The Complete Idiot’s Guide to Fermenting Foods by Wardeh Harmon is an excellent resource for both new and experienced fermenters. For those new to the topic, Wardeh provides detailed explanations. She walks you through the process from beginning to end, discussing the “why” as well as the “how”. For experienced fermenters, there are LOTS of recipes – you’re sure to find something you haven’t tried.
Why Eat Fermented Foods?
As explained in the opening of the book, fermentation increases the nutritional value of foods. The action of the fermenting bacteria and yeasts naturally pre-digest food and decrease anti-nutrients. This makes it easier for your body to get the nutrients you need out of the food. Bacteria and yeast can produce significant quantities of vitamins B and C, make calcium more easily absorbed, and produce K2 when fermenting soy. (Many Americans are deficient in K2. I highly recommend the book Vitamin K2 and the Calcium Paradox: How a Little-Known Vitamin Could Save Your Life.)
Fermented food are loaded with enzymes and probiotics to improve digestion and boost your immune system. As we age, our body produce less digestive enzymes. Adding fermented foods to our diets can help counteract this deficit and lead to easier bowel movements and better health.
How Much Fermented Food Should I Eat?
Wardeh says her family eats around 10-20% fermented foods with every meal because ferments are not meant to be the main dish but rather accompany a main dish. For food preservation over winter Wardeh says,
I use my freezer, I dehydrate, and I can some (very little canning — only tomatoes). I ferment some, but only what I can fit in the refrigerator. We had pickles all winter and sauerkraut. And cheese (that is mostly in the freezer). If I had a cellar, I would do the bulk of my preservation through fermenting.
So, if you’re just starting out, don’t think that you need to ferment everything to get the health benefits. Read the book, pick a recipe that appeals to you, and simply add fermenting to your usual routine.
How Does Fermentation Work?
The Complete Idiot’s Guide to Fermenting Foods starts out with a brief history of fermentation and comparison of fermenting and other food preservation techniques. Wardeh explains what foods can be safely fermented and how fermentation works. We are introduced to the beneficial yeasts, molds and bacteria that create healthy ferments and the conditions they need to thrive.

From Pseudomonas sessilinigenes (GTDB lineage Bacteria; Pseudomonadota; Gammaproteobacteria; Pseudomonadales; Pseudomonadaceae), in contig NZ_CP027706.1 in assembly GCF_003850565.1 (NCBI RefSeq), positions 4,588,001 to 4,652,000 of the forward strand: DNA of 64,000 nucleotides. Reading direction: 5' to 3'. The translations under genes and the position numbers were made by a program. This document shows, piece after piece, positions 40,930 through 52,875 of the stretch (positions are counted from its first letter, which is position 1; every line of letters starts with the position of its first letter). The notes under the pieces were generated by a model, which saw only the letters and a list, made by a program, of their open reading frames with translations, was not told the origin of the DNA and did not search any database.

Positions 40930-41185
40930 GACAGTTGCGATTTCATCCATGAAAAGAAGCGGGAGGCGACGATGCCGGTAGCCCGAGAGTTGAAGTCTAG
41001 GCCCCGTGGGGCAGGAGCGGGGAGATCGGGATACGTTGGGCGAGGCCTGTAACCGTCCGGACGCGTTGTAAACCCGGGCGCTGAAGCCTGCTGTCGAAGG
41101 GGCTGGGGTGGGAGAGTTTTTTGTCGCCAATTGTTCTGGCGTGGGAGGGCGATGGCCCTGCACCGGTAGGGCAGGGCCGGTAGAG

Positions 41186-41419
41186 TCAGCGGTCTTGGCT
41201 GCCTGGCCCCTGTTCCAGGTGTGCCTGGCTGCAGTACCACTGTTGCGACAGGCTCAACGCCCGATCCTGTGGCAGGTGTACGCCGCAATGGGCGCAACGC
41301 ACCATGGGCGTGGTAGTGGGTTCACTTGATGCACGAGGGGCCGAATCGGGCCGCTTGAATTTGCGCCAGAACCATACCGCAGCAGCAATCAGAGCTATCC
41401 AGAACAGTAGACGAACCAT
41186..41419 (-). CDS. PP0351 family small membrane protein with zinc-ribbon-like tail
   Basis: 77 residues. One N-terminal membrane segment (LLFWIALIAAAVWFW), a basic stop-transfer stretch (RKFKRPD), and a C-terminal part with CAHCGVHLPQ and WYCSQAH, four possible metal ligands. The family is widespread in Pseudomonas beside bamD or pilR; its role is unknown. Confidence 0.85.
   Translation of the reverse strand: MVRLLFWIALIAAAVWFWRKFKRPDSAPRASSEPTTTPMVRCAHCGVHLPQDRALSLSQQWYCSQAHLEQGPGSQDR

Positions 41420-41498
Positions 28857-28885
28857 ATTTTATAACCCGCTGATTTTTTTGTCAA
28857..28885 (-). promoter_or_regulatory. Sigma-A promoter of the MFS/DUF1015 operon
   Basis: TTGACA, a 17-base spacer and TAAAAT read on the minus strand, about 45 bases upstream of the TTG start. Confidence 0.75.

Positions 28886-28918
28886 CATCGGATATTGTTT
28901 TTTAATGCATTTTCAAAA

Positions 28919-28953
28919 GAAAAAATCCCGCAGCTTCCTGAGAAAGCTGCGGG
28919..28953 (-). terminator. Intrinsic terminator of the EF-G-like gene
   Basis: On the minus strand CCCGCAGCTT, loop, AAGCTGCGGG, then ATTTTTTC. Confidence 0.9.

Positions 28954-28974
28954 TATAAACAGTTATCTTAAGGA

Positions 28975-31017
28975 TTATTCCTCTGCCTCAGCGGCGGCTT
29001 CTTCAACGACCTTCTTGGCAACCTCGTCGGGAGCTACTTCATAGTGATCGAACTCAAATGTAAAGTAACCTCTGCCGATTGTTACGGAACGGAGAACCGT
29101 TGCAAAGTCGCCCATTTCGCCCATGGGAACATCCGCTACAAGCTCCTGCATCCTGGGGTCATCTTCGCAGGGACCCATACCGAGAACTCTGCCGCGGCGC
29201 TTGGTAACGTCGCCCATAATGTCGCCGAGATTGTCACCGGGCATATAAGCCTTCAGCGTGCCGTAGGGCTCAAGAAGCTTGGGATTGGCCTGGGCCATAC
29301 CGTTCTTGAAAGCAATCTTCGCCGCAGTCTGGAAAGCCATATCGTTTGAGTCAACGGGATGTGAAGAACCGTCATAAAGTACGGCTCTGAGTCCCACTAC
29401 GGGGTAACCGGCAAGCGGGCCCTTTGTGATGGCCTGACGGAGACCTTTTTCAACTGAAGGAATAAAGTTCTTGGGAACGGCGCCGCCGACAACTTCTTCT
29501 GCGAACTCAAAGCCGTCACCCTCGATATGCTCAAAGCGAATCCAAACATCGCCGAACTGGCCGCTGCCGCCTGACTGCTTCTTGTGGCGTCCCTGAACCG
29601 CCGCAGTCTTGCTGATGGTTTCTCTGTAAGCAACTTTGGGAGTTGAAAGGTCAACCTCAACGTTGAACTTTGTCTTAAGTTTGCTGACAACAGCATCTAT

To successfully ferment food, you need clean fermentation vessels, correct temperatures, salt and/or appropriate starter cultures, and some basic kitchen equipment. If you can chop vegetables, mix them will salt and pack them in a jar, chances are you can make fermented food. It’s a little more complicated than that, but the most basic ferments are built on those steps. The book will give you very detailed instructions, methods and recipes, as well as troubleshooting tips so you can tell if anything is not as it should be.
Lots of Fermentation Recipes
Wardeh gives recipes for fermenting vegetables, fruits (including fermented fruit leather – how cool is that?), condiments, nonalcoholic beverages, alcoholic beverages, beans, noncheese cultured dairy, simple cheese, meats and fish. To give you an idea of the breadth of Wardeh’s experience, she told me that there are fewer than 20 recipes in the book that she has not made herself (out of over 150 recipes). I’m impressed. There are even recipes for foods to make with your fermented foods. 🙂
I thought the book was very well done, and I know it will be a well-used addition to my kitchen library. I’ve enjoyed Wardeh’s website for some time, and frequently use her sourdough e-book. She knows what she’s talking about when it comes to fermenting.
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